As silly as this conversation seems in writing, I am amazed at how many similarly-themed conversations like this that educators have.

The paranoia of legal action forces people to lose sight of the forest because they are so focused on the trees.
Procedures, compliance, check-boxes, and lists stop being the means to educate the child, and become the ends in of themselves.  Not that I ever saw a checklist teach a child a new skill.

Those of us that have had to defend ourselves on the witness stand can attest that attorneys may drill us on procedural details, but, ultimately, we are judged on whether or not we provided a plan reasonably calculated to provide an educational benefit in the Least Restrictive Environment possible.

Based on this, I would like to issue two challenges:

To educators:
Follow the rules, but do not blindly follow them.
Understand why the rules exist, and how you can use them to educate the child.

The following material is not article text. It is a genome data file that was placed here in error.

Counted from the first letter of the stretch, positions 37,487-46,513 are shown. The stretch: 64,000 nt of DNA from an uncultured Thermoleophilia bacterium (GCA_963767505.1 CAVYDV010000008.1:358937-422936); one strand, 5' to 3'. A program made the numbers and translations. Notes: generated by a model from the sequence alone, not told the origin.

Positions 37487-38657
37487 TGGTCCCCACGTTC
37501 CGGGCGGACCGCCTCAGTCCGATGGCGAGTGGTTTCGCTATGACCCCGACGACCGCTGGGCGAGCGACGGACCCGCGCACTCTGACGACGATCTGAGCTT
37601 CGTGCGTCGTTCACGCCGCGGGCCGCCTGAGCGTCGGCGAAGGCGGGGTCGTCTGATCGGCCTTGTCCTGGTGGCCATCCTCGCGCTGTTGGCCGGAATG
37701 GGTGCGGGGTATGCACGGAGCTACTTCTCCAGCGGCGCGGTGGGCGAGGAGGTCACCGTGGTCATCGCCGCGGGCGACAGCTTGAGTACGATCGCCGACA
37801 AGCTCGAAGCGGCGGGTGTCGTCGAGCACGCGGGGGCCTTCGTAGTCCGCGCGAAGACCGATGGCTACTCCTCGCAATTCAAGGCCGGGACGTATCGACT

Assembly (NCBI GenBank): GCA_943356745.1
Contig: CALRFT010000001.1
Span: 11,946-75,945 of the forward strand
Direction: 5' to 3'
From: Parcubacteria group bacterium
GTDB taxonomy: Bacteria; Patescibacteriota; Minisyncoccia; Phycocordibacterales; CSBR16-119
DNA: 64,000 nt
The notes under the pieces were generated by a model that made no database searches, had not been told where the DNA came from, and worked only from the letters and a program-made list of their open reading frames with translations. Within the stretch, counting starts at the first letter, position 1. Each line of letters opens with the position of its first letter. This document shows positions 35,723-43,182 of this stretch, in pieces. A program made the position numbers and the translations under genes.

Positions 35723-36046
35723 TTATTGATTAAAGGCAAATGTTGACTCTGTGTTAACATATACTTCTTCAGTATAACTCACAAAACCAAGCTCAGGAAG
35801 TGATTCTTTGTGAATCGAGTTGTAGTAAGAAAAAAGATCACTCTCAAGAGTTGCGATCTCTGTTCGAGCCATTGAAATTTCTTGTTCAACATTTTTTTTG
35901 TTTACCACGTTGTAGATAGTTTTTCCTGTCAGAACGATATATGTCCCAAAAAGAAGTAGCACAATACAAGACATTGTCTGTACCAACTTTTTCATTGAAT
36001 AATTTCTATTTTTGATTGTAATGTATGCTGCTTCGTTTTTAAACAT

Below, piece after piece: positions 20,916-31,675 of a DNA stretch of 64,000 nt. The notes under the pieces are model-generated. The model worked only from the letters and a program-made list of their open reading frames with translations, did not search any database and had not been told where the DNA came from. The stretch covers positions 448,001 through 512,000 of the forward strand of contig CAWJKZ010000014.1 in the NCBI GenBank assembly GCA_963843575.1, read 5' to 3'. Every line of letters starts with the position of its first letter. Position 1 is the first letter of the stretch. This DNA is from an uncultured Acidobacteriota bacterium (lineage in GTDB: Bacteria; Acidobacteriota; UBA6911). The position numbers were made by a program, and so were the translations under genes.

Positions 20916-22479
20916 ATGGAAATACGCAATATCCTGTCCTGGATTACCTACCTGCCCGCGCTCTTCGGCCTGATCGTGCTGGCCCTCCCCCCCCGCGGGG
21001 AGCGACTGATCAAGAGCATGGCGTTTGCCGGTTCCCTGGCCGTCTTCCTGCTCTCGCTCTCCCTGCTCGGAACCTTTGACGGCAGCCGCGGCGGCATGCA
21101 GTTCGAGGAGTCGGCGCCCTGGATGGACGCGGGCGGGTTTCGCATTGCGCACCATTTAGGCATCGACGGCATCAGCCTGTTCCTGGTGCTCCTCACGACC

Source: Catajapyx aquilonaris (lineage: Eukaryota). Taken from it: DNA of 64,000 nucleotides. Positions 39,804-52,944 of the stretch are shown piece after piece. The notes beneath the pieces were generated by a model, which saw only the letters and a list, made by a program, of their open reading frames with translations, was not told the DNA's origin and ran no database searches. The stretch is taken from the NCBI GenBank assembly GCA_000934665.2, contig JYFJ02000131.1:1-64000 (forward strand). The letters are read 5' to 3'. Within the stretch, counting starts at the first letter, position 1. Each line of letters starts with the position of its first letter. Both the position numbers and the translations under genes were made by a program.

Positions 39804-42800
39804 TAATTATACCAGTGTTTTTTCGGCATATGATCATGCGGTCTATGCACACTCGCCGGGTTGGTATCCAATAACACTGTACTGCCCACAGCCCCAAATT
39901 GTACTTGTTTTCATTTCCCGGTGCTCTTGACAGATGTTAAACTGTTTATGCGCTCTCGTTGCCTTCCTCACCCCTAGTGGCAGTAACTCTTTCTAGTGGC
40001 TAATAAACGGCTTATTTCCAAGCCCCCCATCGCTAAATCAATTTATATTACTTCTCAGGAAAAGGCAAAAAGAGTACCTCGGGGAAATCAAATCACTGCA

If you do not see the connection, find out!

To parents and advocates:
Understand that the threat of litigation may provide a short-term gain, but it has a long-term consequence.
In the disability chat-rooms, the prevailing theme is, "You need to fight to get anything done!"
Even if you have been burned in the past, please try to treat every new school year as a fresh collaboration.
You want the IEP to be about your child, not the lawyers and advocates.
I guarantee you, if a lawyer or advocate are in the room, that is where the staff's attention will be.


Friday, September 10, 2010

Public educators need to learn marketing and public speaking.

Two things recently happened in the same week.